The U.S. government is approaching the limit of its borrowing authority and will begin taking “extraordinary measures” to delay a vote by Congress on increasing the debt ceiling, Treasury Secretary Timothy F. Geithner said in a letter Wednesday to congressional leaders.

Under normal circumstances, the federal government would reach its statutory debt limit on Dec. 31, Geithner said. However, the Treasury Department can take certain steps authorized by law, such as suspending investments in a federal employee retirement fund, to extend its borrowing authority for a short-term period.

Normally a tough vote for the majority party in both chambers of Congress, lifting the debt ceiling has become even more of a hot-button political issue in recent years, as Republicans have demanded large spending cuts in exchange for voting for the measure.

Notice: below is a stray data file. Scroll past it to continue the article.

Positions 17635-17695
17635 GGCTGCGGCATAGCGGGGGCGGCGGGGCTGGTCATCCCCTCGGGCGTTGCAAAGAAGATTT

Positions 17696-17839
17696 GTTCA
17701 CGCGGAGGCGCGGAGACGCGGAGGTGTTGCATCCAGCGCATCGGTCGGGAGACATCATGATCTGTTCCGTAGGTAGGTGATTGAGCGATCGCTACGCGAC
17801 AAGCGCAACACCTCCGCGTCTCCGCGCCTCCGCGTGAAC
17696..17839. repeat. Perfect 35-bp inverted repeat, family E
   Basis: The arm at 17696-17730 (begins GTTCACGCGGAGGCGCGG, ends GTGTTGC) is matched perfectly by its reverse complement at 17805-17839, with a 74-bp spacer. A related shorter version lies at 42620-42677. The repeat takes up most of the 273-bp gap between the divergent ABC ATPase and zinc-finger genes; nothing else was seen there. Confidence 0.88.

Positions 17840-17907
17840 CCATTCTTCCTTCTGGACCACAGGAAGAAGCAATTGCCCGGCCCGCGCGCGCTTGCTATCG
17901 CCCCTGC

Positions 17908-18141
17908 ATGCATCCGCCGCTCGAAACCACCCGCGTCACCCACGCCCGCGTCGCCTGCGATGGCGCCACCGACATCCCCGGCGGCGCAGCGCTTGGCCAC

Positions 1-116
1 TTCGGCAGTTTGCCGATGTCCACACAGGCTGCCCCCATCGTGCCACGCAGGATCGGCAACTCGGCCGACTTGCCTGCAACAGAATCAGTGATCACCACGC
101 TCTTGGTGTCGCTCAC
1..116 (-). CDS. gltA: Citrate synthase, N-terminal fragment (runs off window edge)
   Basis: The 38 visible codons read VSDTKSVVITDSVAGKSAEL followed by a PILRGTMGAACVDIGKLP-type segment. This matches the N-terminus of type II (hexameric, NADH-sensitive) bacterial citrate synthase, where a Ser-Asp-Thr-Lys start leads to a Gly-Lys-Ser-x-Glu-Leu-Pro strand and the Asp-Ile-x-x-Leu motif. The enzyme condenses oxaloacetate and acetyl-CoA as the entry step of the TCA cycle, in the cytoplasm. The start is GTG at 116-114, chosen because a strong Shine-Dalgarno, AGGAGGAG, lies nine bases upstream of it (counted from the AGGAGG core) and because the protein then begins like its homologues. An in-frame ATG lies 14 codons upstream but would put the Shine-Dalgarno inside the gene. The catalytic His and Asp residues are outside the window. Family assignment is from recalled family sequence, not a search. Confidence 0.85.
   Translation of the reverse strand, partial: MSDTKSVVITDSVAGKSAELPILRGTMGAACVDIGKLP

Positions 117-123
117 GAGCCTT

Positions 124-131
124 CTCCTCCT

It has been anticipated for some months that a vote to increase the debt ceiling would have to take place in early 2013 if Congress could not address the issue before then. The need to raise the debt ceiling triggered the makeshift agreement in August 2011 that led to the automatic spending cuts that along with a range of expiring tax cuts make up the fiscal cliff.

The showdown last year almost led to a shutdown of the government and rattled financial markets because of the prospect that some lawmakers would rather default on U.S. financial obligations than authorize an increase in the debt ceiling.

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